Opinion: Hey, hey, we’re the whomp whomps

Brian Reimer

Brian Reimer

Brian Reimer is a senior anthropology major and columnist for the Daily Kent Stater. Contact him at [email protected].

It’s been interesting to experience the evolution of music in the past decade. From the rise of party rap in the early 2000s (what is Lil’ Jon doing these days, anyway?) to the emo and screamo trend that still brings up painful memories for a lot of people — if there is one thing we have learned, it is that popular music genres have the ability to rapidly change in the age of the Internet.

For anyone with savvy eyes and ears, it should be no surprise that electronic dance music, or EDM, has been commercialized and integrated into the pop music repertoire. It seems like everyone and their mother is jazzed about that new Skrillex song or that Rihanna’s producer puts bass drops in most of her songs. As someone who has been on the electronic music train for the better part of the last decade, I find this very humorous.

Now, I hate to be that guy who claims to know more about a specific music genre than you, but I probably do. I remember when techno and happycore were the toast of EDM forums online. I was there when trance and Eurohouse hit the American shores. Finally, I witnessed the MacBook Pro completely change what it means to be a DJ, for better or worse.

Until recently, electronic dance music was an underground movement that was stereotyped by the mainstream as being for ravers, hackers and Eurotrash. Now, it’s hard to listen to the radio without hearing a pop song with a four-on-the-floor rhythm pattern or a house melody.

How did EDM ascend to mainstream popularity in such a short period of time? One word: dubstep. It’s hard to blame “bassheads” for their rampant and feverous love for electronic music’s bastard child. Anyone who has been drunk and at a party in the past few years can attest to the addictiveness of a good dubstep beat and a dirty bass drop. Perhaps it is dubstep’s ability to be highly conducive to a party situation that makes it so popular.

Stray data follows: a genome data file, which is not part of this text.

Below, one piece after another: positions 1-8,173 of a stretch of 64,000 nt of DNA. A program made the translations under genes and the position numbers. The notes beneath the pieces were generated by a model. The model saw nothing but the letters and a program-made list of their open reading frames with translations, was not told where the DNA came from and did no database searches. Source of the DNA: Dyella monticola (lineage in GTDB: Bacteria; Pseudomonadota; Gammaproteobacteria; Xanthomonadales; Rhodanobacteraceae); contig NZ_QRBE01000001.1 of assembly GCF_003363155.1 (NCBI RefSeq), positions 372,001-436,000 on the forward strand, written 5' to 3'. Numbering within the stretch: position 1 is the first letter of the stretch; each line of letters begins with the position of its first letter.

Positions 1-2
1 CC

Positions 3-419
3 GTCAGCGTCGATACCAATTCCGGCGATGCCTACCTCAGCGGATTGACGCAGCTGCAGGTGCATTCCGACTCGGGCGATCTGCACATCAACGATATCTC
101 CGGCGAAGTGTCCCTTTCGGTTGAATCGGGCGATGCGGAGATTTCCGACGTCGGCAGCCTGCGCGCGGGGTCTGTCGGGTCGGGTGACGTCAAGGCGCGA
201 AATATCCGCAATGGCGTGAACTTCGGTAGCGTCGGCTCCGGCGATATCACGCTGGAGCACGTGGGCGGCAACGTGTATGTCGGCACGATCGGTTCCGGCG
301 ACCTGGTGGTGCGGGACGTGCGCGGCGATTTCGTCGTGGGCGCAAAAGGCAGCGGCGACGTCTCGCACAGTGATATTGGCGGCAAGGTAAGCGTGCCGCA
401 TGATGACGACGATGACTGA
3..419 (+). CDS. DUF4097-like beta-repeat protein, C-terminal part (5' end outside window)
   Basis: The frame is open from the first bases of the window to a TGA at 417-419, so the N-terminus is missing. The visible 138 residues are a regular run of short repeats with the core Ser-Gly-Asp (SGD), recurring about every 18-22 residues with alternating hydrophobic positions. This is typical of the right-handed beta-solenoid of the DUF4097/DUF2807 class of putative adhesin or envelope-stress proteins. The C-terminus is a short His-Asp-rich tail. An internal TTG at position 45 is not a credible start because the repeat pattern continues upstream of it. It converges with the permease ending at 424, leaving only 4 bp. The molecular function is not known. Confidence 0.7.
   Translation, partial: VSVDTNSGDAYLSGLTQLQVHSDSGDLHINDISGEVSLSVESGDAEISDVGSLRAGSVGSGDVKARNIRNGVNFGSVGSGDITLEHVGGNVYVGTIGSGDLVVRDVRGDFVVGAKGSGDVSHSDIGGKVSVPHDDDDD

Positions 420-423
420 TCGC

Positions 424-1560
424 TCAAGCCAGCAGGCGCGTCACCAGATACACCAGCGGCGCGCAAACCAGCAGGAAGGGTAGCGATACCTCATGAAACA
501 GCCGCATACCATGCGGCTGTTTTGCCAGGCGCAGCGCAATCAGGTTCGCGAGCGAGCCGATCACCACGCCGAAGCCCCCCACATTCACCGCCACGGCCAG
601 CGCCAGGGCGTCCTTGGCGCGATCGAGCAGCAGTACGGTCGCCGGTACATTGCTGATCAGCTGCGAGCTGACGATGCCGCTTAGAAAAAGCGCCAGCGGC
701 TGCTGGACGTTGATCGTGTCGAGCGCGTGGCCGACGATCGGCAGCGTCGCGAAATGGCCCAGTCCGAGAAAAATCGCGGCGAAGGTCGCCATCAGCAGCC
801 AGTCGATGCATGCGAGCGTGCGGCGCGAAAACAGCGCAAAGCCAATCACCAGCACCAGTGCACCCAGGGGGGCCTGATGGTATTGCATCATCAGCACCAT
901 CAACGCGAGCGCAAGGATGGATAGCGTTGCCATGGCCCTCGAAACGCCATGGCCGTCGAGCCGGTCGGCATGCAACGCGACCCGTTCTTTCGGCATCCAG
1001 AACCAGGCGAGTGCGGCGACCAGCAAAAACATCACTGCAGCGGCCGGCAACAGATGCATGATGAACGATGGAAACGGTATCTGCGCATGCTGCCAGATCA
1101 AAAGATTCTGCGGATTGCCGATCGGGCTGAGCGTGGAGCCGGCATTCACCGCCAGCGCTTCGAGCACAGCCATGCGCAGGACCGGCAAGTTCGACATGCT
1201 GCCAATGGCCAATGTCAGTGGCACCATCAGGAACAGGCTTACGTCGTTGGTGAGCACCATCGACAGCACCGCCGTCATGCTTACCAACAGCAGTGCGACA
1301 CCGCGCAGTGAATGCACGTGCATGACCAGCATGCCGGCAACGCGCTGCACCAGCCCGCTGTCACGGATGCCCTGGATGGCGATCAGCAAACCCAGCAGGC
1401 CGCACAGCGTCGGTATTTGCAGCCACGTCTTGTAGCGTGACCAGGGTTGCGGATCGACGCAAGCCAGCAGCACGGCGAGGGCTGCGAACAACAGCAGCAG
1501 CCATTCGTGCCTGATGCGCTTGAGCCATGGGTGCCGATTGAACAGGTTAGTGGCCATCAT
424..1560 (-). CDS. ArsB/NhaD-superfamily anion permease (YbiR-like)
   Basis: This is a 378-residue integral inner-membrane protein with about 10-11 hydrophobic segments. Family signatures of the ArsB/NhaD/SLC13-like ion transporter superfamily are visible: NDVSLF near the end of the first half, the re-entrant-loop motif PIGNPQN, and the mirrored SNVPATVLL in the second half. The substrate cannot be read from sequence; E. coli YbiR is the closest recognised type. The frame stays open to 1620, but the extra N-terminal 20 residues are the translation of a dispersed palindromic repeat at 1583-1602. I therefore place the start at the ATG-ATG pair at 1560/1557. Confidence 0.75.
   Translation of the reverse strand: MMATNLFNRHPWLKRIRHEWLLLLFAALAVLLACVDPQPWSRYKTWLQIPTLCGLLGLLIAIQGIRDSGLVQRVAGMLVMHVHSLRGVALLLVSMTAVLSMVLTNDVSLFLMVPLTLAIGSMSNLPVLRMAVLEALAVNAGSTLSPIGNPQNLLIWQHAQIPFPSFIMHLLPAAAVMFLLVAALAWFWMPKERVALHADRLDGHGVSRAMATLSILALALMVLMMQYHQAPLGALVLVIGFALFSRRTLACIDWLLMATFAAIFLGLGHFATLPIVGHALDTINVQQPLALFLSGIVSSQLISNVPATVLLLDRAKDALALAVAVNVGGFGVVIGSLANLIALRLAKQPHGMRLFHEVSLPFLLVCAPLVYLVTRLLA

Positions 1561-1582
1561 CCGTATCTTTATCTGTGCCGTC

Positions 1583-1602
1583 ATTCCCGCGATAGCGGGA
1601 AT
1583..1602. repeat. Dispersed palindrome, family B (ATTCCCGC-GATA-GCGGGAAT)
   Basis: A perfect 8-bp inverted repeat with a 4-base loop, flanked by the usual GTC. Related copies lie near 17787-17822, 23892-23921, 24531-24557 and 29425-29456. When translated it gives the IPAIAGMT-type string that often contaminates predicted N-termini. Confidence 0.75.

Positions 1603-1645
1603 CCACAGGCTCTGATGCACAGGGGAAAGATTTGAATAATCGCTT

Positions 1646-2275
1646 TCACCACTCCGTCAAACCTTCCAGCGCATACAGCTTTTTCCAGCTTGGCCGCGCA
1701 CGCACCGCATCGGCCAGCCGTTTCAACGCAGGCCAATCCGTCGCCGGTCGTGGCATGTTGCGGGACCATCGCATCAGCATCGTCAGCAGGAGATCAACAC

“Musicians” like Skrillex — who was in the screamo scene before he was the king of brostep — found that a lot of profits could be made from drunk college students. In that respect, he’s no different from corporate acts like The Monkees. From there, pop music artists adopted some of the tropes of electronic music and turned the genre into the backing track for the same terrible pop lyrics of the past.

The irony of all of this is that electronic music was founded on the principles of non-commercialization. Now that many in the genre have effectively sold out, the entire movement faces an existential crisis. Artists like Skrillex who jump on the popularity bandwagon in the pursuit of profit are killing a genre that I have followed my entire life. I feel like one of those cool cats from the 1950s that were into rock ‘n’ roll before Elvis had to go and ruin everything. I still love the genre, just not what it has become.

The only hope for EDM to reclaim its former glory is to experience a renaissance like rock music did in the 1960s. Who will be the Beatles that save the EDM genre and preserve its core tenets for generations to come?